Back in November, a 12-year-old named Tamir Rice was playing with a fake gun in a Cleveland park when a concerned citizen called 9-1-1. Although the caller noted that his weapon was "probably fake," Officer Timothy Loehmann arrived on scene and shot the kid dead in two seconds flat.
There are a few reasons this might have happened. A janky, outdated computer system in Loehmann's cop car might have garbled that whole "probably fake" bit. Loehmann was immature and prone to meltdowns, in the words of a former superior. And, of course, in America it's generally assumed that cops have the right to shoot when they feel threatened.
Regardless, a Cleveland judge ruled Thursday that there's probable cause for Loehmann to be charged with murder, Northeast Ohio Media Group reports. The news comes after frustrated citizens took to the streets at the end of May, when another cop, Michael Brelo, was acquitted of manslaughter in a shocking 2012 incident that saw 137 shots unleashed on an unarmed couple.
The decision only came down after concerned citizens invoked a law that allows Ohioans to demand a warrant for another citizen's arrest. On Tuesday, a group of eight clergy members and community activists with knowledge of the case brought affidavits to the municipal county court to charge Loehmann and his partner at the time, Frank Garmback, with aggravated murder, murder, involuntary manslaughter, reckless homicide, negligent homicide, and dereliction of duty.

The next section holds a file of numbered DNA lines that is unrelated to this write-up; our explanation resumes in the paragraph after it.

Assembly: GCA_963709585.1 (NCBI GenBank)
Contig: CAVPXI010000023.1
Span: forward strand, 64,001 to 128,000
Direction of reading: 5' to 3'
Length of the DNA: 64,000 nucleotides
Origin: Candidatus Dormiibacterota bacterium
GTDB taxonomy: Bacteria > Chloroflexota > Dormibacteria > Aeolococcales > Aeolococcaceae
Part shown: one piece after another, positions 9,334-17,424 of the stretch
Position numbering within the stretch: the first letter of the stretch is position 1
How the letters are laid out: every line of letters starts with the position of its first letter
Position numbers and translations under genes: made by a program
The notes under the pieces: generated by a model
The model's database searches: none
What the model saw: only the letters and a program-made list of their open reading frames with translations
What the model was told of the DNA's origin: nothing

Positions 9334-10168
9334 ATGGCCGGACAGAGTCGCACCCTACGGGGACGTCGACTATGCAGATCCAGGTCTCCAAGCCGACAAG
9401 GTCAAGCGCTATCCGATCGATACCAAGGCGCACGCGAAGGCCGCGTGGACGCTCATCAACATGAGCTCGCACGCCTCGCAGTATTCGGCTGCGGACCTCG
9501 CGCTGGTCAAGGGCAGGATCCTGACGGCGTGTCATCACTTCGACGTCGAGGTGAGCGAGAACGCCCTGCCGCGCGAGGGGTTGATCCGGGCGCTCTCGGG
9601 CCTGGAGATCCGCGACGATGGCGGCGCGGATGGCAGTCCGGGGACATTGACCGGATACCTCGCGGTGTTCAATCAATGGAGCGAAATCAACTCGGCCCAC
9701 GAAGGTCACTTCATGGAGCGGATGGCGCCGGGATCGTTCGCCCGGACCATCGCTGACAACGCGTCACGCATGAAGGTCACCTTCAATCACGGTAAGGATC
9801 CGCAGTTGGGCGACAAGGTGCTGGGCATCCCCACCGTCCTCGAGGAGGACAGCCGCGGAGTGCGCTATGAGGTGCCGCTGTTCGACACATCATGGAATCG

The judge said there was enough evidence to charge Loehmann with everything except for aggravated murder. He also said that Garmback, who was driving the police car that day, should be charged with negligent homicide and dereliction of duty.
The judge has forwarded his opinion to city prosecutors and Cuyoha County Prosecutor Timothy J. McGinty's office, which was itself about to present evidence to a grand jury. The citizens who demanded warrants wanted to bypass or at least accelerate that process, the New York Times reported, because of what they—and many police reformers—say is a double standard in how grand jury proceedings work for police officers and citizens.
Essentially, in cases involving police shootings, prosecutors tend to present evidence suggesting the shooting was justified, instead of just their best arguments for an indictment as they normally would. That makes it really, really hard to charge a cop with murder or manslaughter. This is something we've seen in recent months with the cases involving the deaths of Eric Garner and Michael Brown (though the feds eventually decided that the latter probably did not have his "hands up" as the popular slogan claimed).
"I'm not happy that we have to do this," a pastor told Northeast Ohio Media Group on Tuesday about filing an affidavit. "As an American citizen I wish I could depend on our criminal justice system to do what is right."
Follow Allie Conti on Twitter.